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Water Conservation

Water Extraction

The City of Charlottetown uses the Winter River watershed as it’s primary source of municipal water. A small amount of water is still sometimes pumped from the old Malpeque pumping station (1888) located within the City of Charlottetown during times of peak demand. Over the years three wellfields were developed in the watershed: Brackley (1930), Union Road (1949), and Suffolk (1994).

However, the amount of water that is being extracted each year is too high. Local residents and the watershed group have noticed troubling evidence of this over extraction:

Dry streams

Most commonly seen in the months of August and September, branches of the Winter River have been repeatedly observed to dry up, leaving no living space for the aquatic organisms.

Springs stop flowing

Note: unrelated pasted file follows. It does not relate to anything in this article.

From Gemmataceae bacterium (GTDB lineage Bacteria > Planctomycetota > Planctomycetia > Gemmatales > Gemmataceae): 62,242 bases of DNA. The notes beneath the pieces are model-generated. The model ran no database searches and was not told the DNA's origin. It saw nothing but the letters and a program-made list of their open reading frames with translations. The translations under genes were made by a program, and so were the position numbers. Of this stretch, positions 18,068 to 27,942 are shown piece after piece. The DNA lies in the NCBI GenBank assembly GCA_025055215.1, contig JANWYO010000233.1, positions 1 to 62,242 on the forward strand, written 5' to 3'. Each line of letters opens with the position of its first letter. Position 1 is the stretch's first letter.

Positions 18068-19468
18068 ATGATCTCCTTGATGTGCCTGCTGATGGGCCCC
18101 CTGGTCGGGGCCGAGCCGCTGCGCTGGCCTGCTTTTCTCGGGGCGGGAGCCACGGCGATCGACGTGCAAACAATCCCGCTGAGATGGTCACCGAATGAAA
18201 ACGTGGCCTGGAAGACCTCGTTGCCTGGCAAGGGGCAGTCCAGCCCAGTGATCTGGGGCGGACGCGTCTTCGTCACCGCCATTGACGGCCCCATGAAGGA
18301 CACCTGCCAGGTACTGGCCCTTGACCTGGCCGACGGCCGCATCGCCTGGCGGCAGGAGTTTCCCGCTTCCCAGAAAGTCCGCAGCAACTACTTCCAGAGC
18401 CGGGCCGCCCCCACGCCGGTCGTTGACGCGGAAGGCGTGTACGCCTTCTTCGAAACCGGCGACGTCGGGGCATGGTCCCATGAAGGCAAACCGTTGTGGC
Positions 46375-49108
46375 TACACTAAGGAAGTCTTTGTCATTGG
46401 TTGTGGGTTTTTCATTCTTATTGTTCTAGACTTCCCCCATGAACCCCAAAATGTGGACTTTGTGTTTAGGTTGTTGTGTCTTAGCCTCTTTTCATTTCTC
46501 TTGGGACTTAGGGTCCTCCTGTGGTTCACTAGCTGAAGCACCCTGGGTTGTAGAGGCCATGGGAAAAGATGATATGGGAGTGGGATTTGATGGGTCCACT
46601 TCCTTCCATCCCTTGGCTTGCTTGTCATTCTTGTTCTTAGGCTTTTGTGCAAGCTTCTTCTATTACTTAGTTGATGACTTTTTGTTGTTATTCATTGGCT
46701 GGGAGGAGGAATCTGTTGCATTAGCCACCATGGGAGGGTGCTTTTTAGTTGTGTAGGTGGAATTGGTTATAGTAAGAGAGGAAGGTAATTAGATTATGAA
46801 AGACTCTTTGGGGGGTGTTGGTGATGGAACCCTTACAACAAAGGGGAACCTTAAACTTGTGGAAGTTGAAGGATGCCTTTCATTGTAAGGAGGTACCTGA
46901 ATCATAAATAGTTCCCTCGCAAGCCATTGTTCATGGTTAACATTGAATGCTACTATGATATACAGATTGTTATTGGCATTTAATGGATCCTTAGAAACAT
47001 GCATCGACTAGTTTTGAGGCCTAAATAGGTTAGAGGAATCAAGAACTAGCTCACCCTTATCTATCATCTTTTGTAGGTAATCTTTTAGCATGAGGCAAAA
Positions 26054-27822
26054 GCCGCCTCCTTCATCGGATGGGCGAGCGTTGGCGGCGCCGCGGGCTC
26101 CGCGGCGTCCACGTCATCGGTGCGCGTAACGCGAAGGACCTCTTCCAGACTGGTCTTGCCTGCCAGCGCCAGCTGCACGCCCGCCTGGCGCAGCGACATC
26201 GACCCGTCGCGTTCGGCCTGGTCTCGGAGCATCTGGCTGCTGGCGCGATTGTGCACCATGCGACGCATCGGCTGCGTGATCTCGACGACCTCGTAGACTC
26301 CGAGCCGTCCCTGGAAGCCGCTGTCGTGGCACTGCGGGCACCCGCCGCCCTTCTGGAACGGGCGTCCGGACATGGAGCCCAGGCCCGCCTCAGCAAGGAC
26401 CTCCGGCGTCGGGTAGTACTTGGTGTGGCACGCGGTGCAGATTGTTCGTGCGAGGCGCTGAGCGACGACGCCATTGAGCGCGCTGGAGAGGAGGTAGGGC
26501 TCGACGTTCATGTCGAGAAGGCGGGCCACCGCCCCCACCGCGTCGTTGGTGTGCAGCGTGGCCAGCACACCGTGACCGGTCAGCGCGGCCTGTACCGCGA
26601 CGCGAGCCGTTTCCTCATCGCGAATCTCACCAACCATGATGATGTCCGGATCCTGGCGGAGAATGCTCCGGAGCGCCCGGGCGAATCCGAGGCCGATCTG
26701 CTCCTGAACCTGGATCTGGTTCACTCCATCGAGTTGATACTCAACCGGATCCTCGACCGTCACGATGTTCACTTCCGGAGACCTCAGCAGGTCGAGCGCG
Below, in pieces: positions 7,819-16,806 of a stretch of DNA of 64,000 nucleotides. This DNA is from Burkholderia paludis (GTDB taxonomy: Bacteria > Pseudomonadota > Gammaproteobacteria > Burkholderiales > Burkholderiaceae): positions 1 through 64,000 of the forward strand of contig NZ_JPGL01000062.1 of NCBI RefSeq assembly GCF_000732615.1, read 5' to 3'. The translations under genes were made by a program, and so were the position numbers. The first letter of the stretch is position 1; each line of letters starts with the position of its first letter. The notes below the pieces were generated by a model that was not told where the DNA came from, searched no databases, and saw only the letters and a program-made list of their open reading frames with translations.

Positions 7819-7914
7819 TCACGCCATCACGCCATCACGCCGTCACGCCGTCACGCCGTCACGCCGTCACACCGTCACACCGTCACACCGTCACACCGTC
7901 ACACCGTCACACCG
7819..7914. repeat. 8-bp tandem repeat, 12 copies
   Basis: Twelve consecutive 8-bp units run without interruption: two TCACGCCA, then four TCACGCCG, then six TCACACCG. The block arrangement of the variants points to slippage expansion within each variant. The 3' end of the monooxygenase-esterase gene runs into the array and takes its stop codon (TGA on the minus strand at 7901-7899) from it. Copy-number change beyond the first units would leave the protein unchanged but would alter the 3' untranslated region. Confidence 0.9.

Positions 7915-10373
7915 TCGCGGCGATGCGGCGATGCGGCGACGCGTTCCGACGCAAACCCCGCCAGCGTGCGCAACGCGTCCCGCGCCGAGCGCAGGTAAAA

While summer months generally reduce the amount of water entering a stream, the impacts of over-extraction have resulted in a total stop of flow in certain springs which contributes to the drying of streams.

Decreasing Fish Stocks

Dried up streams leave little space for fish to live, additionally, shallower water with reduced flow heats up far quicker than a regular stream, which can disrupt breeding behaviour, particularly in Brooke Trout, an important species in our waterways.

Source: Brian Higgins, CBC

A new water extraction policy has been developed that is based on reductions in the water flowing in nearby streams. Water extraction shouldn’t reduce the flow of water in the stream by more than 35% in an average summer. This policy is supposed to be more conservative of the water resource. However, we still have questions about how it will work in practice since the City pumps water from the Winter River all day, every day, the only way to determine what the stream flow would be naturally is through computer modelling. In several recent years, streams have gone completely dry, which would be a 100% reduction in flow – so an improvement would be welcomed.